A systems approach is necessary to using urban agriculture as a means for creating livelihood strategies to improve health equity. Participants noted there were many different small projects, but there was a lack of an “integrated vision” or a “mainstream authority” to advancing a healthy local food system. Such an authority could come from the municipal government as a paid position that could oversee regulations and bylaws, local food procurement systems, and connecting people either looking to learn how to garden or looking for help when seeking gardening resources. Establishing a paid city staff position would allow for long-term continuity, instead of relying only on non-profits (who often lack consistent and reliable funding) or on volunteers who may be prone to burn out, and would allow implementation of an urban agriculture action plan in a sustainable manner.

Urban agriculture in the Canadian setting is not likely to improve food security unless there is easy and free access with adequate supports to provide people with the tools and knowledge necessary to grow food. In fact, urban agriculture can deepen social and health inequities because it is the propertied class with time who benefit the most with this activity [33]. As demonstrated by our participants, it is the middle class who most often will participate in urban agriculture activities. Saskatoon is fortunate that there are committed organizations that work to overcome such a barrier, but it should not be overlooked that middle-class homeowners can be at an advantage in this area. As such, a city paid staff position would need to have a clear mandate on the scope of the work as to contribute to a reduction in food insecurity, or working with homeowners to increase urban food production and build overall community resilience and food sovereignty.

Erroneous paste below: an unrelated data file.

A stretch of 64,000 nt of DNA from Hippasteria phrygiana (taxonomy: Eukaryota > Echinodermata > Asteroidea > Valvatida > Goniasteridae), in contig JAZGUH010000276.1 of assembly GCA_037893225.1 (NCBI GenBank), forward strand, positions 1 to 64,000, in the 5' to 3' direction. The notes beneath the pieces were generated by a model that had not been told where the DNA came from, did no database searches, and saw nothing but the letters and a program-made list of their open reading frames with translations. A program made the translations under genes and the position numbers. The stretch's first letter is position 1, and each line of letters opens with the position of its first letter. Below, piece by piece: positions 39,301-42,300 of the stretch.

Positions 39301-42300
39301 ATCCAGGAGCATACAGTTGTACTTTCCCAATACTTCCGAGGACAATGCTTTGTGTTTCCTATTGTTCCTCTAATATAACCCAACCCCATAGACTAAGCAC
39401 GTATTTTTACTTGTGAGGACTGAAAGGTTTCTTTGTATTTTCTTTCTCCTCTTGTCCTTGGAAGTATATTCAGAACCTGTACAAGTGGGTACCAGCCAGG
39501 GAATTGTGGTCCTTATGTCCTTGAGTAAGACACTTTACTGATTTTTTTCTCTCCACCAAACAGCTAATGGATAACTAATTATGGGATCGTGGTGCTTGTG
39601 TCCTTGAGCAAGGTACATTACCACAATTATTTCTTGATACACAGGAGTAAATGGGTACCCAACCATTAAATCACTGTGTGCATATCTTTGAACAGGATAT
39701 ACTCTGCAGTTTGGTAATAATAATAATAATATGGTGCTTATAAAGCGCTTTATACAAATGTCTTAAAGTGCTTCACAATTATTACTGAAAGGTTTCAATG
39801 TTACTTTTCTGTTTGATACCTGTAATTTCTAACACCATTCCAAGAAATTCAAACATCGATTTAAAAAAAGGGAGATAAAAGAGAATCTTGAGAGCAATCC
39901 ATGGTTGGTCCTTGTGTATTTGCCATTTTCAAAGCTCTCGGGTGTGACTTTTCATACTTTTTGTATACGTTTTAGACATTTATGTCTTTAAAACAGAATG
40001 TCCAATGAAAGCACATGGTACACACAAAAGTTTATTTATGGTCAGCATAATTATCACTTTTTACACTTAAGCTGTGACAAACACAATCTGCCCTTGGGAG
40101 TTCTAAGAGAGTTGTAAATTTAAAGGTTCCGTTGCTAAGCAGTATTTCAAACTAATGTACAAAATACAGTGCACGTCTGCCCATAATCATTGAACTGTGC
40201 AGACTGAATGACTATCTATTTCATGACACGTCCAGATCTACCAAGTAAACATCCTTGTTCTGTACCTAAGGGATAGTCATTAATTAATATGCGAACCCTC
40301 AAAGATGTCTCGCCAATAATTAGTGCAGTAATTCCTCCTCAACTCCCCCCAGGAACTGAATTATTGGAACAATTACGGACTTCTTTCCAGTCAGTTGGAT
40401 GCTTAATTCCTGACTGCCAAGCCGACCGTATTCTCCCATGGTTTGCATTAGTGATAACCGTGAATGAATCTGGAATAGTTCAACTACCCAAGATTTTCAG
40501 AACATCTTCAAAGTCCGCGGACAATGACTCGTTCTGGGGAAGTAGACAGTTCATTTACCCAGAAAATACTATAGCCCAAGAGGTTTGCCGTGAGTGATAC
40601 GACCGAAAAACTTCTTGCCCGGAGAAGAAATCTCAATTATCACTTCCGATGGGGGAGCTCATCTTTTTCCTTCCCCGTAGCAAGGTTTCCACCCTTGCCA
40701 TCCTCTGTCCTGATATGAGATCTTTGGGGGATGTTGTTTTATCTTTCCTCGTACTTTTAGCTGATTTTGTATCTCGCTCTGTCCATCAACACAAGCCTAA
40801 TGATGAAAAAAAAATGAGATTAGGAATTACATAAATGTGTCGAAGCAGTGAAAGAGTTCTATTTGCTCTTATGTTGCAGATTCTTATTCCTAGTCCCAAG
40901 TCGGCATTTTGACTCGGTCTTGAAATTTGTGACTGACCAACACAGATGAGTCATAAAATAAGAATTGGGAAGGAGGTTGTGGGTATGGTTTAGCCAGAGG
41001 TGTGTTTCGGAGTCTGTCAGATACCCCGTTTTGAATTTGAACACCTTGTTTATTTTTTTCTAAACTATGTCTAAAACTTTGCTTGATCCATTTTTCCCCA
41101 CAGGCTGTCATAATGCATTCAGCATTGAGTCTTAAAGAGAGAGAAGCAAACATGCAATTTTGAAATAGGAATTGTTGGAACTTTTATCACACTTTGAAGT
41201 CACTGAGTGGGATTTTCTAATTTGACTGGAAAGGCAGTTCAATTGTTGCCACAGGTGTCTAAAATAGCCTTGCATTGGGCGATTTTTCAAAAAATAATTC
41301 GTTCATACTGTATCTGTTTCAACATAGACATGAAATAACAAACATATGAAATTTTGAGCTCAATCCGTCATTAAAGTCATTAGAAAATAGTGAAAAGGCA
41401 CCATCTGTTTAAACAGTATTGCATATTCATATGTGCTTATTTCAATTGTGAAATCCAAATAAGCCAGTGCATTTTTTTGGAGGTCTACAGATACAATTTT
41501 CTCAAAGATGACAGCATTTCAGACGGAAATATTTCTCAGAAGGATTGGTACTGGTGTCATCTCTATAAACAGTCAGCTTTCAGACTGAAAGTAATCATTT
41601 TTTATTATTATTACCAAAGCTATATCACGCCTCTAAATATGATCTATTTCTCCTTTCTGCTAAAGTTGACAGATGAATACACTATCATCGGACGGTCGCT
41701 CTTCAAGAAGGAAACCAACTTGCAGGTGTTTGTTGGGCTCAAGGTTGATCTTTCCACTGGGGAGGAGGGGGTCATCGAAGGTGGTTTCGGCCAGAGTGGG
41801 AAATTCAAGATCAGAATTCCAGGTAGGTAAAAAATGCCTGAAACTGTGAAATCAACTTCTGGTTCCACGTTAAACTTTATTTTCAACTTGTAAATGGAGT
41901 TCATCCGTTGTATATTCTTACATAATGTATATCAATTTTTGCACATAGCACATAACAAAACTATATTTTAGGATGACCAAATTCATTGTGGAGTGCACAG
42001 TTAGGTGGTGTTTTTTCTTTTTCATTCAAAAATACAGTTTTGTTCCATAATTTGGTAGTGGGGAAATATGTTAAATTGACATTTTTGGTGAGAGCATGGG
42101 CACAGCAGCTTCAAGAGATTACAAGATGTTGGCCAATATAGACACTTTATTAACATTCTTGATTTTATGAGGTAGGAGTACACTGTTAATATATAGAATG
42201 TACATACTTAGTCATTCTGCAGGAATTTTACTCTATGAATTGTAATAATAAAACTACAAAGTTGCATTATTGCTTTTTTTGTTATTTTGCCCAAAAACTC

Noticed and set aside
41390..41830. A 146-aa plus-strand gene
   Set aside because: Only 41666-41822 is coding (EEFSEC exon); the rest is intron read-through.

There were a number of limitations to this study. First, Saskatoon is a unique site for advancing urban agriculture. As an agriculture export province, many urban people have farm experience, but this does not translate to widespread successful small-scale urban vegetable production. There are, however, retired farmers who are interested in mentoring home gardeners and remaining active in the agriculture community. Second, the majority of our participants were Caucasian, middle-class, and educated homeowners who were interested in advancing urban agriculture. This narrow demographic was largely due to the recruitment method through community associations, but also in the lack of incentives offered to participate. People with childcare or transportation needs would be less likely to attend public meetings without some financial assistance. As a city with a thriving Indigenous community, there is a growing interest in gardening and Indigenous food sovereignty [34], yet this population was underrepresented in our study. Third, Saskatoon is lacking a municipal food policy council. While there is a food policy council, there is not a formal link with the City of Saskatoon. Not unlike Edmonton, Alberta, there is a demand for a community-based food system in Saskatoon. Edmonton, however, recognized a need for a comprehensive cross-sectoral food strategy so used a citizen-engaged process with the municipal government to develop a food and urban agriculture strategy [10]. The strategy comes with one full-time staff person to work on implementation, which would be essential for Saskatoon’s plan to gain traction. Working with the process currently in place, the findings from this action plan remain with the city planners and the Saskatoon Food Council but will only be taken up on a voluntary basis.